A series of tests were required to be passed for my railroad training. If they were not passed, trainees had to leave the facility immediately, go the hotel and pack their belongings, and go home. It was a betrayal to us all.
After our initial interview sessions, testing included, and notification to start training, we were assured by trainmasters that the job belonged to us. There was never a mention of additional, consequential testing, not until we arrived out-of-state for the 3-week training and realized there were 3-4 paper tests, a riding test, and strength tests to be completed. The failure of any of them meant going home posthaste.Read More »
Context makes all the difference in properly understanding the scriptures. The German phrase sitz im leben, meaning “setting in life”, stresses that biblical interpretation must consider the social context for which a text was purposed and in which it was designed to function. Proper contextual understanding will keep one from error and from developing an eccentric theology.Read More »
I wish to address the matters that have our nation on edge at the moment. Rarely do I depart from my usual custom to discuss current social issues. But I must use this small platform now to lend insight and positivity.
We all love America. We all are part of its fabric. We all belong. Unfortunately, it seems that a riptide is slowly pulling us back into a sea we’ve largely crossed, shore sighted. Our nation appears to be slowly Balkanizing, becoming less about “we the people” and more about “us vs. them”, the status quo, minorities, immigrants, and any other bloc.Read More »
What are you favorite parts of the Bible? What draws you back again and again? The Bible is a marvelous anthology written by men and touched by God. It never bores. We should be thankful that we get to read the completed canon in our own language, something many people never got to do, if only because they were illiterate.
Selecting my best parts of the Bible was not easy. Yet this is what I present to you now and encourage you to consider what most intrigues you in biblical history.Read More »
Do you have a favorite tool? Is it an outdoor or indoor tool? Manual, automatic, or digital—didn’t think of that, did ya? Although I consider myself a bona fide city-boy, I love nature and I like getting out in it. My favorite tool is a cutter mattock—doesn’t that sound like it might be your uncle in the country? “You know, Uncle Cutter said the wind took down Cousin Mable’s ole spook elm the other ni-igh-t.”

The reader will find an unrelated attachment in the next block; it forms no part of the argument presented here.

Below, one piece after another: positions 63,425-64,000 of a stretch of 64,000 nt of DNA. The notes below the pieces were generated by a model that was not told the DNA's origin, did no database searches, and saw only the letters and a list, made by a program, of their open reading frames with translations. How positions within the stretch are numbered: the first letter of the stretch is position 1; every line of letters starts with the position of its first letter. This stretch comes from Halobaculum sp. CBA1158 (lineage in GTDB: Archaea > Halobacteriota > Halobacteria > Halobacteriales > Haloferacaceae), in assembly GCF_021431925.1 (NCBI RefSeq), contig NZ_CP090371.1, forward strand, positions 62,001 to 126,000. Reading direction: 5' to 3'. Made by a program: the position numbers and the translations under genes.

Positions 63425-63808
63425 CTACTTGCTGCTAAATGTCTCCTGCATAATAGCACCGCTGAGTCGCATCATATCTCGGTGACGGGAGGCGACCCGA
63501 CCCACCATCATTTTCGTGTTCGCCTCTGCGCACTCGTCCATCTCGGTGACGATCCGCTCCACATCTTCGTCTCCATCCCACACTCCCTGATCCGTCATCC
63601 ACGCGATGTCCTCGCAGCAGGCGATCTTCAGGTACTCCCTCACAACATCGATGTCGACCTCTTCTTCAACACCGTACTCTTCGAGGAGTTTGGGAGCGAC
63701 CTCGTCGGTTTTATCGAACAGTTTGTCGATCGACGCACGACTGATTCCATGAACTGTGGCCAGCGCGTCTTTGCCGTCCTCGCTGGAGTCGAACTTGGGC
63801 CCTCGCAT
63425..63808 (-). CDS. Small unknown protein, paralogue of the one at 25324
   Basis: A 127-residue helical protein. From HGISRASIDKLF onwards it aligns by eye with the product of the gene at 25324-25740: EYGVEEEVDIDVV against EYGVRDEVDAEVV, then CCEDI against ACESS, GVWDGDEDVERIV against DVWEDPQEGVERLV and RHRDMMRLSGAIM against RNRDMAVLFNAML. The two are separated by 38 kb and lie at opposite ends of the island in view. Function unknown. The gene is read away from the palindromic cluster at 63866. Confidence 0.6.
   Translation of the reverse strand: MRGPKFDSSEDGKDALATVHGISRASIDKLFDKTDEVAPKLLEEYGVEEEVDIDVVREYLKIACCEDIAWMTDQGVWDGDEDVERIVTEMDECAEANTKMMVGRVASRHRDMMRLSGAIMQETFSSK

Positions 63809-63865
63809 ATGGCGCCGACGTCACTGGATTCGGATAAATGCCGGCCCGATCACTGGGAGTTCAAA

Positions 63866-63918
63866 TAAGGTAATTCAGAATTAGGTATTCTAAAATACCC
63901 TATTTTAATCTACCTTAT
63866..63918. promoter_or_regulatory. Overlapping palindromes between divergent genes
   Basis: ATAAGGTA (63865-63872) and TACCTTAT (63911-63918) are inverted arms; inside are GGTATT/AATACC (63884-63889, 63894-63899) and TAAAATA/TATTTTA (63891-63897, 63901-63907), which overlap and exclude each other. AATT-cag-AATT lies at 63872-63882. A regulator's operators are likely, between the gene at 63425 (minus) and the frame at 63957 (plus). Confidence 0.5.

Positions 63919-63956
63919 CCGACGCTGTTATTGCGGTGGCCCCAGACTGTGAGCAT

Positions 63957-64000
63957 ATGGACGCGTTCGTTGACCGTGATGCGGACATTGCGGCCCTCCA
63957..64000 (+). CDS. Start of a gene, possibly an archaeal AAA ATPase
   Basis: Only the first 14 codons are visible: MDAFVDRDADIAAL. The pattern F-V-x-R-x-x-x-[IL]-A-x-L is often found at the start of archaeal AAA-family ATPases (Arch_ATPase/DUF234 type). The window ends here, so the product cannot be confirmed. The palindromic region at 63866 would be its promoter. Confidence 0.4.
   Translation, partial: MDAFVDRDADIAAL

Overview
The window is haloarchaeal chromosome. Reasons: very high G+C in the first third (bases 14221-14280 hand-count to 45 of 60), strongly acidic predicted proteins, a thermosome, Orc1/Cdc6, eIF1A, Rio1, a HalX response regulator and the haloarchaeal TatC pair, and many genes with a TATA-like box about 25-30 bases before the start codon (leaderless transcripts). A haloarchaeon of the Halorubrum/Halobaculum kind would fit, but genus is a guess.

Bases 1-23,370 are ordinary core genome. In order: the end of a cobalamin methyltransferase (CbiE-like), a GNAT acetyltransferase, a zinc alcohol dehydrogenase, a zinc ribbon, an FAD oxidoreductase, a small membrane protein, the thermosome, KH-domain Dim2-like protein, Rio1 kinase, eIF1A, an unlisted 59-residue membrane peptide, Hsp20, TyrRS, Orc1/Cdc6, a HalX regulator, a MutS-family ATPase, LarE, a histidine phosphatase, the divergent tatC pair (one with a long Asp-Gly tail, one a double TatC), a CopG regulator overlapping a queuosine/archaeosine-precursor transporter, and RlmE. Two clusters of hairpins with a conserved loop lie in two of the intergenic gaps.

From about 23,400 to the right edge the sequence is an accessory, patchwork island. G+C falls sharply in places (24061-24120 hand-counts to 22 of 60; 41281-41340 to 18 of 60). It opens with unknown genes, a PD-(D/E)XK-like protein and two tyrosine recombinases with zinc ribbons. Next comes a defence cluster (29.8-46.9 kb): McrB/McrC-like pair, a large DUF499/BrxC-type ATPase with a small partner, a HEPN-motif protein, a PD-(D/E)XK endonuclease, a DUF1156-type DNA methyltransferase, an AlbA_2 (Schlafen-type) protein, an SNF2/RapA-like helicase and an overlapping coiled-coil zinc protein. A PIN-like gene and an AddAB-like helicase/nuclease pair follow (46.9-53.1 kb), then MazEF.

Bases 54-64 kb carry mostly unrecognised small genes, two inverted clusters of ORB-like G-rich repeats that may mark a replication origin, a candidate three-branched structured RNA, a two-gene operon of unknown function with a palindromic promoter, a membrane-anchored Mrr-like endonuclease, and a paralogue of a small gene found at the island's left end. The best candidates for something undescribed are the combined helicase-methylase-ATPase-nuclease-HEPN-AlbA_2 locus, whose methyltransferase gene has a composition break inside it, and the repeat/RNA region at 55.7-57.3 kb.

A cutter mattock is the combination of an axe and an adze blade.
I like the cutter mattock (there are other types) because it’s a simple tool that is very useful outdoors. I’ve used it and a bow rake alone to transform a property of dense brush into bare ground. It will unearth the toughest root balls and fell small trees. I’ve even lopped off the heads of a few snakes with it.Read More »
Recall with me that richly devotional passage, Psalm 53:10: “Create in me a clean heart, O God, and renew a steadfast spirit within me.” Let’s change the wording and context of the verse, O.K.? Reimagine it being prayed to…Satan. That’s right, our adversary. Now you will be able to understand what you’re about to see in the following clip.
One of the most riveting scenes for me in Star Wars: The Force Awakens was when Kylo Ren, the bad guy, prayed to his deceased grandfather, Darth Vader, asking his forgiveness. It was attention-grabbing because…well, watch it for yourself.Read More »
Every Sunday at offering time it was the same scripture, Malachi 3:10-12, declared from the pulpit, King James Version: “Bring ye all the tithes into the storehouse, that there may be meat in mine house”. It became one of those things you couldn’t help but memorize because it was recited every Sunday. Some people know the Apostles’ Creed for the same reason. “And all nations shall call you blessed: for ye shall be a delightsome land, saith the Lord of hosts”. My pastor always misspoke “delightsome”—“for ye shall be a delightforsome land,” he would say.Read More »
Scripture extensively references fruit. Its significance generally ranges from harvested crops to progeny to quality of character. But I wish to draw attention to an important aspect of fruit that the Bible doesn’t highlight and perhaps assumes readers’ understanding. People living in first century agrarian society would have easily made the connection.
First: some science on how and why fruit develops. It begins when a plant is pollinated, maybe by an insect or the wind. Once pollen, produced by the male anther, has landed on the female stigma, it forms a long pollen tube that bores down to the plant’s ovary that stores ovules (eggs). Only then does the pollen release its sperm that journeys along the tube to the ovules where fertilization occurs.Read More »